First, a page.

Having the power to make a difference

22 October 2021 15:45

Dennis Jensen likes to think of himself as invested in tackling problems. As a former CSIRO researcher and outspoken federal politician, he says that simplistic slogans and measures do not mean effective measures come to fruition.

 With that in mind, Jensen says he is committed to helping the environment by taking a pragmatic approach. “What’s the point in using a new energy source which causes significant pollution in the generation process, so achieving no real benefit over what has come before?” he argues. “In terms of international agreements that Australia has signed up to, adopting a process to produce hydrogen which releases just as much carbon dioxide and other gases into the environment achieves nothing in terms of these agreements,” he adds. “In contrast, lower impact battery technology is rapidly advancing, and Australia is well-placed to benefit by supplying many of the raw materials that are already in high demand.”

 The one-time Liberal member for Tangney says that after moving on from federal politics’ consuming life, he was keen to explore solutions. It was a cause where he could utilise a background in science, which eventually led him to become involved in the nascent sector.

“The Broken Hill Alliance was started as a result of being asked to incorporate a new company that would work toward making an initial public offering on two highly prospective leases laying on the east and west side of BHP’s original Broken Hill assets,” he says.

He says both areas have their unique value. “The West Zone is well understood to contain ‘Broken Hill type’ mineralisation, particularly copper and gold, which made the area famous. Excitingly, there is significant potential with cobalt, with Cobalt Blue sharing a geological body that they are already commercialising. As a result, they have a market capitalisation of around $100 million, giving an indication of the potential for cobalt in these tenements.” But in my view, the lesser-explored East Zone tenements are compelling when you consider the Geosciences New South Wales confidence that the East Zone contain standout copper-gold mineralisation. Additionally, there are strong indicators of cobalt in some of the surveys that have been conducted in the area.”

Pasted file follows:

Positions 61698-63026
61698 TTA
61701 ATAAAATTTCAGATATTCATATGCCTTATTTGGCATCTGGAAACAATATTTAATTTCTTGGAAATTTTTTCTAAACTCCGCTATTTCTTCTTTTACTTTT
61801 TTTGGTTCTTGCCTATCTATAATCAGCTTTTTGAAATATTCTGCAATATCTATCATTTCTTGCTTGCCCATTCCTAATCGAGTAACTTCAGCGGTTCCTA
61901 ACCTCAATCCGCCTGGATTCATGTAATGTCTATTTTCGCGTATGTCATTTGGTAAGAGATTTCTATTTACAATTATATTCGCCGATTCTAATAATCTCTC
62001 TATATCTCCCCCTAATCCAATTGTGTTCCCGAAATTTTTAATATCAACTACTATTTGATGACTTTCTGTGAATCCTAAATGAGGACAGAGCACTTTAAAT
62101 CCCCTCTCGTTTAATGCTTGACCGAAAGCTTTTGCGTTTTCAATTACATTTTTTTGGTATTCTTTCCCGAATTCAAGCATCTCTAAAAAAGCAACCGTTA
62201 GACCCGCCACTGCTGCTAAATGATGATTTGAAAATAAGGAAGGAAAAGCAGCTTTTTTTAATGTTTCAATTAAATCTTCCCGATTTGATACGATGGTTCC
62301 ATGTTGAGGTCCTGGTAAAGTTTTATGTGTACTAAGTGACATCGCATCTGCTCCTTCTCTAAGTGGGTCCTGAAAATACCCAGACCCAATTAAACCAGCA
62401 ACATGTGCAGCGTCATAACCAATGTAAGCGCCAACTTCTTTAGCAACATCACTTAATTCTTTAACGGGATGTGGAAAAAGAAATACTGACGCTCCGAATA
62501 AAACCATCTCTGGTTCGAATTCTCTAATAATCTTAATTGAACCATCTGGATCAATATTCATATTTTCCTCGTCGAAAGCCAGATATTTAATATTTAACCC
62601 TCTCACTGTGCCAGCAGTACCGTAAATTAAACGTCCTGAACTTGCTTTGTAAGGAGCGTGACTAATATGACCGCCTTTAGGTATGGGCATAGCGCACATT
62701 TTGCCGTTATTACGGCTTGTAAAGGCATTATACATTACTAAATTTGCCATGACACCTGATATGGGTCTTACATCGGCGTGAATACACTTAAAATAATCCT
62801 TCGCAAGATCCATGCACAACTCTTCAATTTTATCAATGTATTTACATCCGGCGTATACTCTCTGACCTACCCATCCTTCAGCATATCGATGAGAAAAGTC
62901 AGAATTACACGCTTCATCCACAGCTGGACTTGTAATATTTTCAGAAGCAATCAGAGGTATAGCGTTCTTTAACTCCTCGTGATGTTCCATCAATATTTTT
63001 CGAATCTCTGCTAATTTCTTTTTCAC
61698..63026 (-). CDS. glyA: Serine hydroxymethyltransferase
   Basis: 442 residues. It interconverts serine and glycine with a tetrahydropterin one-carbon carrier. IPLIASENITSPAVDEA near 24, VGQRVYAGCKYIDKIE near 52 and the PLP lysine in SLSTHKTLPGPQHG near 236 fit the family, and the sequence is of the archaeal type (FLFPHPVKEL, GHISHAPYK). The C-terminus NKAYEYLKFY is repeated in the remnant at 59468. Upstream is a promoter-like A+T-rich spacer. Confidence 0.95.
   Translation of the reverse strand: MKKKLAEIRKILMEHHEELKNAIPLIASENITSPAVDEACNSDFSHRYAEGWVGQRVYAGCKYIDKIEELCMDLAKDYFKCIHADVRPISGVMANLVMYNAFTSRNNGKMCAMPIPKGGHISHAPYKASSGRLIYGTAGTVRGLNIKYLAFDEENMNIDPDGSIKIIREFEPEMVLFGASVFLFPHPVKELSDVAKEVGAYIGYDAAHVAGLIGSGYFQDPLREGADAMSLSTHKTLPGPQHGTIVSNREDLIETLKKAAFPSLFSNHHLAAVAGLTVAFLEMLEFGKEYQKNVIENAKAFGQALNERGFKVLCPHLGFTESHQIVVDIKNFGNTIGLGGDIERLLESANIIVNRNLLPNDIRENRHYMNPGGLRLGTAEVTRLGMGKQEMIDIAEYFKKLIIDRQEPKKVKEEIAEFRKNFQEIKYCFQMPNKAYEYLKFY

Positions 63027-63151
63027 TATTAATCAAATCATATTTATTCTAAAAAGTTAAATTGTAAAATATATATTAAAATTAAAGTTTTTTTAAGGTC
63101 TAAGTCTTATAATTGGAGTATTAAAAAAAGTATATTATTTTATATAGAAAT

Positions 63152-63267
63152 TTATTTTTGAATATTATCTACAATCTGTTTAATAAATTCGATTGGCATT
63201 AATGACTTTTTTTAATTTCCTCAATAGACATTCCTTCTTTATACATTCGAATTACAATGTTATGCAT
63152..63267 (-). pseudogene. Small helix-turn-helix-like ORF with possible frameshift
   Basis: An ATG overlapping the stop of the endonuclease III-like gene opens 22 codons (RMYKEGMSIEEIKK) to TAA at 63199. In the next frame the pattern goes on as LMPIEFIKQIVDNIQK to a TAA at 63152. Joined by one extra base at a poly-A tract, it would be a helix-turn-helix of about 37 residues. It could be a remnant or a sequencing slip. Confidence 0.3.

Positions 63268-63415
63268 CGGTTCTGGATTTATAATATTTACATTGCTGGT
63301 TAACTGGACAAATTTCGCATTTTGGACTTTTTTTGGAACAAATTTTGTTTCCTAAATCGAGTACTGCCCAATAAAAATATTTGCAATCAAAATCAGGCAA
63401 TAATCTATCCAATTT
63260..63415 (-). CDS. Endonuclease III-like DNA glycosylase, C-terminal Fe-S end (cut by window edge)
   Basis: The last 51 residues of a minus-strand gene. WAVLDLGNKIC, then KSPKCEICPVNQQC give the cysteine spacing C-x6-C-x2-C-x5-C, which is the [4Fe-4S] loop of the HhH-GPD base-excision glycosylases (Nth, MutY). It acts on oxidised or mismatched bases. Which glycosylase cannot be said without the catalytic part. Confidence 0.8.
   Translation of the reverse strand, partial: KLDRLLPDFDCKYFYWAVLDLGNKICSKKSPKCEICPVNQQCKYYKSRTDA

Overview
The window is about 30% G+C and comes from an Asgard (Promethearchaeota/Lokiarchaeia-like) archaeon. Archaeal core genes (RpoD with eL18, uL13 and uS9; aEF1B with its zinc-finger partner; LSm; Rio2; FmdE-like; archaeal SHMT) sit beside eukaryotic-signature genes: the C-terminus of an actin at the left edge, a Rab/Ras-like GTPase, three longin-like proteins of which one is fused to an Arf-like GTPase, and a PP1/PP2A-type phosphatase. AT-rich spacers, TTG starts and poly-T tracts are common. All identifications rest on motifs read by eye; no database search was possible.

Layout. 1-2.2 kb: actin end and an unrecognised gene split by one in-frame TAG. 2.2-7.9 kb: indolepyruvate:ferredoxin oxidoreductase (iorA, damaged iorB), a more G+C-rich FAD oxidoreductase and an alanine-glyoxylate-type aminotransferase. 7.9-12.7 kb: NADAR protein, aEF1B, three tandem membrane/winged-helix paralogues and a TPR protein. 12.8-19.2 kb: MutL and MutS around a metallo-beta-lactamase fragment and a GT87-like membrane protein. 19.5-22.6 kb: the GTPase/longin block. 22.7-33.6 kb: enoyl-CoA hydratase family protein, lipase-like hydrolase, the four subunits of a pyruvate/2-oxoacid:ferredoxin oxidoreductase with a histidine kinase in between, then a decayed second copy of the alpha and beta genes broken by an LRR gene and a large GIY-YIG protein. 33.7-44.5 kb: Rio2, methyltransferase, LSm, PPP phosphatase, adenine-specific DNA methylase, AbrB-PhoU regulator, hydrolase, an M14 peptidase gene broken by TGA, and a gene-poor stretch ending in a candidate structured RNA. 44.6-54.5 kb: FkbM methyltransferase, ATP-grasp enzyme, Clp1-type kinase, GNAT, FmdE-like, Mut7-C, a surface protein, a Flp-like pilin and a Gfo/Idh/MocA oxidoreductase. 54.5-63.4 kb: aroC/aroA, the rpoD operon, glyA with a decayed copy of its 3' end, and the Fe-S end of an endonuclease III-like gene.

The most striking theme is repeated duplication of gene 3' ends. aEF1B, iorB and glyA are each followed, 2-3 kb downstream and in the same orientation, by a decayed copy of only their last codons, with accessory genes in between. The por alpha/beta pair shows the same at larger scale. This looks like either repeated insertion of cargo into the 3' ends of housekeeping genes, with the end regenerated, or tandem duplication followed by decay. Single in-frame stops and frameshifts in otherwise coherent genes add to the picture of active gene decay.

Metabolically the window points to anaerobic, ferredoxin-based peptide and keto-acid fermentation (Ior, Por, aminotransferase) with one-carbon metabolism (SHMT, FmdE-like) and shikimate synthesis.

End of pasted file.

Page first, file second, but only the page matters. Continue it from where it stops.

With the likes of Rolling Stone yelling: ‘plug-in-power is here to stay!’, Jensen understands the timely nature of his project. He says as Broken Hill’s buzz grows ever louder, he moves with an ever greater sense of urgency to hit milestones.

“I have seen the town come to life as much of Europe has committed to only allowing electric or other non-fossil-fueled vehicles from 2030, which will drive huge expansion in the industry. This trend is mirrored in many areas worldwide, such as California mandating electric vehicles in 2035. This drives an urgency to increase production of battery raw materials.”

“We are in a commanding position with our project occupying prime real estate possessing a huge upside in a town motivated to get involved and make things happen. I don’t see any reason why we cannot be a one-stop-shop supplying the fast-growing EV market, which will see six from ten new vehicles running on battery power in less than 25 years.”

Initial Public Listing

The Company is anticipating an IPO of between $4.5 million and $7m to develop the BHA project.

The offer is anticipated to occur in December following the Company obtaining necessary regulatory approvals and preparing the prospectus.

Castillo Copper shareholders will be invited to participate before the offering is extended to non-holding investors.


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